• Samuel Wood (Otto) 2:59 pm on November 12, 2015 Permalink | Log in to Reply

        > there is no essential link between banner quality and plugin quality

        Sure there is: The author. A spammy looking banner probably has a spammy plugin behind it. Not saying this is always true, but hey, take a closer look at some of the banners on what you might consider to be “bad” plugins.

    • Rene Hermenau 9:08 am on November 12, 2015 Permalink | Log in to Reply

      I love the new banner RTL feature. Thanks for this!

    • dartiss 9:55 am on November 12, 2015 Permalink | Log in to Reply

      Brilliant solution Otto, thanks. I hadn’t considered this when designing my banners. Making alternative RTL banners is going to work best for me, so I have some work to do!

    • Torsten Landsiedel 12:22 pm on November 12, 2015 Permalink | Log in to Reply

      Great work! Thanks Rami for bringing this up and Otto for this solution!

    • Alex Mills (Viper007Bond) 1:11 am on November 13, 2015 Permalink | Log in to Reply

      One problem I see with Yoast’s SEO plugin’s solution is that in some languages the title could be very long and go on top of the center logo. Just something to keep in mind.

  • Samuel Wood (Otto) 10:51 pm on November 6, 2015 Permalink |
    Tags: cc, cc-by, cc-by-sa, creative commons,   

    Creative Commons Licenses in the Plugin Directory 

    Back in February, the Creative Commons organization began taking steps to introduce compatibility between their licenses and the GPL. At that time, we took notice and started discussing the problems we’ve had with CC licenses in the directory in the past.

    Part of the problem is that the Creative Commons licenses are so fragmented. It’s very much a choose-your-own adventure landscape for CC licenses, and many people don’t understand licensing very well in the first place (it can be confusing, I admit).

    Since we require everything in our directory to be GPL Compatible, then it’s something we have to constantly scan for when even an accidental violation occurs.

    Then, things became even more interesting in March, when gnu.org silently changed their compatibility page to state that CC-BY 4.0 was now considered compatible with all versions of the GPL. So, at that time, we started trying to ignore that particular case. It isn’t easy, because a lot of CC licensed code is licensed under version 3.0 of their licenses, which is not GPL Compatible. And the issue of CC-BY-SA was still very much up in the air.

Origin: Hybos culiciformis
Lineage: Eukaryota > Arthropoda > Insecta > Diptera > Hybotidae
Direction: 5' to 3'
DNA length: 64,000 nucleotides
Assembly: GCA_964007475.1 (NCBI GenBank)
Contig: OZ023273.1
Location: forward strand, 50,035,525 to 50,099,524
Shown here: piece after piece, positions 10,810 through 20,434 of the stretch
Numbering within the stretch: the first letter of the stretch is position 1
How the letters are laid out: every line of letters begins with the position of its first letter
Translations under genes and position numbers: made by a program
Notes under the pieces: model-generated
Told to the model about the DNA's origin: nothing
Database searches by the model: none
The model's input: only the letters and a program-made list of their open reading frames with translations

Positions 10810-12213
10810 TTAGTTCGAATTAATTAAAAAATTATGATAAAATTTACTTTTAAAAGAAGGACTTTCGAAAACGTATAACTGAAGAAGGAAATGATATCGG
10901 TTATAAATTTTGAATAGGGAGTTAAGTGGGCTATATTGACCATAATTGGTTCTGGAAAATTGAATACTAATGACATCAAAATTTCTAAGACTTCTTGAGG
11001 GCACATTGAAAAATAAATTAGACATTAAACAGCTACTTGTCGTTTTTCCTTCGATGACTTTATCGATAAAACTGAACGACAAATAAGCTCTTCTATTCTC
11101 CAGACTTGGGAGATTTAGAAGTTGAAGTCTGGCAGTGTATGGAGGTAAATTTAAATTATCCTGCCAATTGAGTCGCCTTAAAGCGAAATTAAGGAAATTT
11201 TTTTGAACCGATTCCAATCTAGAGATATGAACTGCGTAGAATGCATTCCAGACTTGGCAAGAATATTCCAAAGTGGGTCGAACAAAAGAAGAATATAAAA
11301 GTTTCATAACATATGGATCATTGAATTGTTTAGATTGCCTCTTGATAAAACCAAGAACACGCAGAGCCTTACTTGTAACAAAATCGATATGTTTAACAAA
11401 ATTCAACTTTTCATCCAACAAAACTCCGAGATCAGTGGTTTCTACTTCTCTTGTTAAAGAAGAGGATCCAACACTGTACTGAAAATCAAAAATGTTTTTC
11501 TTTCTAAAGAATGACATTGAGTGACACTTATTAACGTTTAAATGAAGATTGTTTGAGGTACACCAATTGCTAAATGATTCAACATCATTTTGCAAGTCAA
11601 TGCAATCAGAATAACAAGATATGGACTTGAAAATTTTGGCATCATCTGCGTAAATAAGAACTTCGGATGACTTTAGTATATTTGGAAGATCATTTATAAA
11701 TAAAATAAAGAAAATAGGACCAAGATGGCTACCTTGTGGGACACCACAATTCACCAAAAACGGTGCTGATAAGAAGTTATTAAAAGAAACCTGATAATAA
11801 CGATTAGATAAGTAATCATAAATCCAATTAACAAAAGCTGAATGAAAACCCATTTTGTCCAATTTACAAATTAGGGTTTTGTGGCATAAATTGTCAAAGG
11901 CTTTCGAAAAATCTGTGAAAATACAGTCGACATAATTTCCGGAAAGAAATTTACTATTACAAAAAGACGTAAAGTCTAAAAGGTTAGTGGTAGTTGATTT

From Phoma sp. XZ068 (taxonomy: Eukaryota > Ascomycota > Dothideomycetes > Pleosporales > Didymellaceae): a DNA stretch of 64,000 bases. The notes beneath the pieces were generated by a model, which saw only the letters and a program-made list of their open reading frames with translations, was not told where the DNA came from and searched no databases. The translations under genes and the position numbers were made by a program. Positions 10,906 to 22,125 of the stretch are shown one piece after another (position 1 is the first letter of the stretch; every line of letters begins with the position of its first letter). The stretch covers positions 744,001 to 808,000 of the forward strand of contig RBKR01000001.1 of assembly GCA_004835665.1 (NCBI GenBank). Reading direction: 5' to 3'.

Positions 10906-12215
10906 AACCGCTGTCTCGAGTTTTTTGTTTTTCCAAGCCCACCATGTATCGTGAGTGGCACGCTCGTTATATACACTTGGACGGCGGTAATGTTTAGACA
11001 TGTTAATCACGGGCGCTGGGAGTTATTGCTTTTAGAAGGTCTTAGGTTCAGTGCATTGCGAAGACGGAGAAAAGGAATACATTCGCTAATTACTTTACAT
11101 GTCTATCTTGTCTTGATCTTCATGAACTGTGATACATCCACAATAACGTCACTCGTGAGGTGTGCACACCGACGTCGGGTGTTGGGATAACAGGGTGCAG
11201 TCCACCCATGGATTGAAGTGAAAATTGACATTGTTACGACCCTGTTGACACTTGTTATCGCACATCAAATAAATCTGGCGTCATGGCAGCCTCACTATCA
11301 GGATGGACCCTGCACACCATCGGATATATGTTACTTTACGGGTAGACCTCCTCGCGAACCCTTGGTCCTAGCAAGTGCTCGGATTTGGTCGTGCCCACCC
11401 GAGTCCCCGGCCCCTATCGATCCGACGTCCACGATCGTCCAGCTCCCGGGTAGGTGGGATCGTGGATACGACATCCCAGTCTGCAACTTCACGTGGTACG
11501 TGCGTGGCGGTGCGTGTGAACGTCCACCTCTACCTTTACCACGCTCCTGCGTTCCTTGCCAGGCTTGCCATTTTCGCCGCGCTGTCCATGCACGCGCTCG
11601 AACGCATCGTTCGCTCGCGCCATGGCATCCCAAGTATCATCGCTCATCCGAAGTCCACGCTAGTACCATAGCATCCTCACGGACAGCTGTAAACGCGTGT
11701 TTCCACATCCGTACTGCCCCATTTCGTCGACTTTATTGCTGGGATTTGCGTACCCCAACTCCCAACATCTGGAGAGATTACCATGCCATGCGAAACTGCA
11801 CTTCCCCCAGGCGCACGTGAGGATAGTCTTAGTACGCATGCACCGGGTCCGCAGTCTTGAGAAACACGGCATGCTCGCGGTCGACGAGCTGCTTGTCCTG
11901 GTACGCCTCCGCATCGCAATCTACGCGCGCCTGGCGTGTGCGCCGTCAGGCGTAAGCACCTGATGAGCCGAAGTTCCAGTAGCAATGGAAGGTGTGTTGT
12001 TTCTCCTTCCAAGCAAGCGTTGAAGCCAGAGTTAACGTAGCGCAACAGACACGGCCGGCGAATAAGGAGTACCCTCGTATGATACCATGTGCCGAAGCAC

However, last month, Creative Commons finally stepped up. CC-BY-SA 4.0 is now compatible with the GPLv3.

    Accordingly, you can now use CC-BY 4.0 and CC-BY-SA 4.0 licensed code or images or anything else in the WordPress.org plugin and theme directories.

    A few points of note:

    • Only version 4.0 is acceptable. Check before using third party code which may still be licensed using 3.0.
    • Only the Attribution (BY) and Share-Alike (SA) clauses are acceptable. The No-Derivs (ND) and Non-Commercial (NC) clauses are definitely not GPL-Compatible. Code or images using them cannot be used.
    • If the code you’re wanting to use has the Share-Alike (SA) clause, then it is only compatible with the GPLv3, not GPLv2. This means your plugin and all the other code in it must be licensed under the GPLv3. The GPLv2 is not compatible with the GPLv3.

    The license compatibility page does mention that the compatibility is one-way. This is important, but probably not relevant for the most common cases we’re concerned with. The cases for plugins is likely that they want to use CC licensed code such as javascripts. The cases for themes is likely that they want to use images or other artistic work in the themes. Well, now you can do that. Just mention in the readme.txt for either where the work you’re using was obtained from, and the license that work is available under. Since you’re not relicensing the work, then one-way compatibility is not really an issue.

    If you need it in simpler terms:

    • CC0 – This is equivalent to a public domain declaration, essentially, compatible with everything, and we have always allowed it.
    • CC-BY 4.0 – Compatible with any version of the GPL.
    • CC-BY-SA 4.0 – Compatible with the GPLv3 only.
    • Previous versions of CC licenses (like 3.0) – not compatible.
    • Any CC license containing “NC” or “ND” terms – not compatible.

    So, if you have a favorite library or image that we’ve had to push back on you in the past for, take another look at it. The license might be compatible now. Also, if something is CC 3.0, consider asking the author of the work to bump that up to 4.0, so you can use it. It’s nicer for everybody to have more things out there compatible with each other.

    (Note: everything above applies to themes too. I just don’t want to write two posts. 🙂 )

     
  • Samuel Wood (Otto) 6:57 am on April 7, 2014 Permalink |
    Tags: mysql, mysqli, , wpdb   

    MySQL in WordPress 3.9 – Implications for Plugin Authors